ars technica: In post-trial battles with Samsung, Apple fights to keep documents sealed
Just several weeks ago, Apple won a huge patent victory in the courtroom of US District Judge Lucy Koh. But now the company is finding itself on the defensive in the same San Jose courtroom, in a different battle—the fight to keep its financial information secret.
Today, Koh denied Apple’s request to seal a variety of documents tied to its financial performance. The redacted documents include “product-specific unit sales, revenue, profit, profit margin, and cost data” that would bolster Apple’s arguments for more damages.
The figures are important to Apple, because it wants a serious heap of cash added on to the jury’s already enormous verdict, which, if it stands, would be the largest patent verdict in history. Apple is looking for an extra $535 million in damages in addition to the $1.05 billion awarded by the jury, and it also wants a variety of Samsung products kicked off the market; Samsung, meanwhile, wants a new trial, and claims that the jury foreman wasn’t truthful about his history of lawsuits and view of the patent system.
As a company, Apple reports its profits regularly; but those profits are typically not broken out by product. Even numbers like how many iPod touches were sold in the US weren’t revealed until they were shown during the Apple v. Samsung trial, and eagerly recorded by the small army of reporters who congregated each day in the back rows of the San Jose courtroom.
In an order [PDF] issued today, Koh said that Apple can’t use its financial data to try to win remedies from the courts, while also keeping the information secret from the public.
“As Apple appears to have realized in introducing that exhibit, it cannot both use its financial data to seek multi-billion dollar damages and insist on keeping it secret,” wrote Koh. “The public’s interest in accessing Apple’s financial information is now perhaps even greater than it was at trial.” The remedies sought by Apple, “would have a profound effect on the smartphone industry, consumers, and the public… Beyond continuing to assert that its financial data are ‘trade secrets,’ Apple has not provided any new arguments for why this information should be protected.”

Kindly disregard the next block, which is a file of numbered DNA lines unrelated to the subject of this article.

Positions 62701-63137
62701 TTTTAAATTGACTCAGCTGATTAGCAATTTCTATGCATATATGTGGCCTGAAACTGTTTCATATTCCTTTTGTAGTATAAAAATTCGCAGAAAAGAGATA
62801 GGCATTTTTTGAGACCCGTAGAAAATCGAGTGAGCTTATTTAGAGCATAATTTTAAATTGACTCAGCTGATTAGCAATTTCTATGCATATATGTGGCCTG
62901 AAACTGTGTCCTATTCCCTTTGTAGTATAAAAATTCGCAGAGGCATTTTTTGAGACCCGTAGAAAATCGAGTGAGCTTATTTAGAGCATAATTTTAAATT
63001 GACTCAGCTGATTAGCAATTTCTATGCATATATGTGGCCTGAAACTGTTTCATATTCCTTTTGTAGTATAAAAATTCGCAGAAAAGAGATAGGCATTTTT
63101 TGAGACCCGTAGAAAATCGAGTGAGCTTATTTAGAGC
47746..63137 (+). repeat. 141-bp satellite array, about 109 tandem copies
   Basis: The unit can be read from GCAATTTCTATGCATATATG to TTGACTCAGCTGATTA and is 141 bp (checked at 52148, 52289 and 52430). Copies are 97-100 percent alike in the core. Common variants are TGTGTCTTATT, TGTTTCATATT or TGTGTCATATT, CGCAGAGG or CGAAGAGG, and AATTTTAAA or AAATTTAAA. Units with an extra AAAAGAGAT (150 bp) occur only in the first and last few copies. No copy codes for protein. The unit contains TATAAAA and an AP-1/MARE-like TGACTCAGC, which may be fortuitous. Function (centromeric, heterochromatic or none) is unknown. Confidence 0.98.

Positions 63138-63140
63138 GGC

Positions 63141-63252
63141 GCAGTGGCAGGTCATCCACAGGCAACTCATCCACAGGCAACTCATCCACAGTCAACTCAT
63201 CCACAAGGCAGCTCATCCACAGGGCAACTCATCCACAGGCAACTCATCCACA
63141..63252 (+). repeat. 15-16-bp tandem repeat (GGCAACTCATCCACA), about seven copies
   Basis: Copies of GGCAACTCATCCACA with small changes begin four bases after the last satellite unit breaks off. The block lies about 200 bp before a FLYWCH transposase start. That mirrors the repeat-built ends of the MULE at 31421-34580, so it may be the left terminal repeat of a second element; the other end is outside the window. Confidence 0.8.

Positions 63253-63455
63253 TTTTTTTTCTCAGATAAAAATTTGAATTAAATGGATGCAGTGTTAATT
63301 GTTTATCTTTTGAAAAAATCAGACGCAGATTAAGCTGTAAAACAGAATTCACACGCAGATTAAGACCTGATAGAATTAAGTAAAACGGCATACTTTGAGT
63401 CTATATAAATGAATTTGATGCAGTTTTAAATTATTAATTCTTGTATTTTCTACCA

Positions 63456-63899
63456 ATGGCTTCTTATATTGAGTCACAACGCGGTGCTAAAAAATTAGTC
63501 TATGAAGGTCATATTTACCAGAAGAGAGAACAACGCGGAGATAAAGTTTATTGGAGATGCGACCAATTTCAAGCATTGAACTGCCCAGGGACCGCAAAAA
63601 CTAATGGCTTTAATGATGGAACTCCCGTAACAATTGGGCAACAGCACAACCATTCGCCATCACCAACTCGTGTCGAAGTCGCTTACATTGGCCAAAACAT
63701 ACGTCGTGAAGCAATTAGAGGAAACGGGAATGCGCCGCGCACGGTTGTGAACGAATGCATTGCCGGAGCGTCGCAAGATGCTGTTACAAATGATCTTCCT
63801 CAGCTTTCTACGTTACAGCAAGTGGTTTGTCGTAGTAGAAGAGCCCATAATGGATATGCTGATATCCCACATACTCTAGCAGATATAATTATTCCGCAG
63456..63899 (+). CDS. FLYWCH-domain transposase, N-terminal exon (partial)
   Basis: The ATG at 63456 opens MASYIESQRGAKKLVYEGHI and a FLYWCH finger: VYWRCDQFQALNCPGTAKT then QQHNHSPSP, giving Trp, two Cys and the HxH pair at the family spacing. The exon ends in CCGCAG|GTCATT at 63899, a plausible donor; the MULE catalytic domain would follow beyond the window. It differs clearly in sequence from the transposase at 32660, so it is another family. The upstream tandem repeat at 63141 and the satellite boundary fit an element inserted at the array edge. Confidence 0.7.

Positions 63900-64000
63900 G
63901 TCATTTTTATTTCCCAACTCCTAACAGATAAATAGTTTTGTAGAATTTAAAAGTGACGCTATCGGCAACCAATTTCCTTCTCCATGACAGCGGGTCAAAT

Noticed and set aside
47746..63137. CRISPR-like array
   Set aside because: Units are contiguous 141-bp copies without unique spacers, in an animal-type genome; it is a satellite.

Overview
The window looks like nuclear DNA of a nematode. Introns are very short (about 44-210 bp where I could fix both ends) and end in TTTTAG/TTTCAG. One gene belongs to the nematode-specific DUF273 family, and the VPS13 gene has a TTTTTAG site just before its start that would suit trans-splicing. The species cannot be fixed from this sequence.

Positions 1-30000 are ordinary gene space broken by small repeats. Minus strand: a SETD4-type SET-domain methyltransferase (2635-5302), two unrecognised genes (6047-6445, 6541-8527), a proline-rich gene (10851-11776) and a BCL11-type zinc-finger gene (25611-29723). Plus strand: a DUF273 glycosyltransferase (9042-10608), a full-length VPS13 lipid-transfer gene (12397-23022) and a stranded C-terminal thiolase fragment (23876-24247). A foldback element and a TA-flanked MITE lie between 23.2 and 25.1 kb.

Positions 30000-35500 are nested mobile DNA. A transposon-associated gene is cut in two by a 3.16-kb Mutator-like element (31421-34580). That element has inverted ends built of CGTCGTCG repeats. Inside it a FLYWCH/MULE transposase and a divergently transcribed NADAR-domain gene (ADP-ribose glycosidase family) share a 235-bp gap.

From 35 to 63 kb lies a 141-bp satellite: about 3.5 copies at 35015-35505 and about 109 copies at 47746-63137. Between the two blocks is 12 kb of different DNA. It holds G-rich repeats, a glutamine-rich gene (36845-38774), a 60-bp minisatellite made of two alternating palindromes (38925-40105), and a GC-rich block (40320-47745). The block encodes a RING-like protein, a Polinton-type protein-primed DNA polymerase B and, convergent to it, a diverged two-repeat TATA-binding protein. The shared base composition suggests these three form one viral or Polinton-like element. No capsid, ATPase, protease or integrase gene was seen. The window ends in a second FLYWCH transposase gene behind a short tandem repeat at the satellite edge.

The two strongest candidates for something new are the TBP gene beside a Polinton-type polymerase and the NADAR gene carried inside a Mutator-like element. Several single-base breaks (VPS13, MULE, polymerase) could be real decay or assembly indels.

The information won’t be forthcoming immediately. Koh has agreed not to enact the unsealing until her order is reviewed by the US Court of Appeals for the Federal Circuit, the higher court which handles all patent cases. A similar order that Koh issued on Aug. 9, which would unseal different documents, has already been kicked up to the Federal Circuit for appellate review as well.
Concern about media and public access during the case was acute, with one news agency, Reuters, actually hiring its own attorney to intervene in the case. Before trial, Reuters filed motions that asked for a wide array of documents to be unsealed, an unusual (and expensive) move for a media organization covering a civil trial. Koh’s close scrutiny of all the data that Apple and Samsung want to seal is surely connected to that extra media attention. As with this year’s other big tech trial, the Oracle v. Google showdown in San Francisco, media were promptly given exhibits at the end of the day’s trial action. (This is far from a regular practice, unfortunately.)
Now that the issue has gone to an appeals court, more open-access advocates are getting involved. The First Amendment Coalition filed a brief with the Federal Circuit, arguing that the data Apple wants to conceal aren’t true trade secrets. On top of that, even true trade secrets “must be disclosed unless there are compelling reasons to keep them under wraps.”
A separate brief arguing for upholding Koh’s decision to unseal the documents was filed by the Reporters’ Committee for the Freedom of the Press. Several major media organizations signed on to that brief, including Bloomberg, Dow Jones, The New York Times Company, and The Washington Post.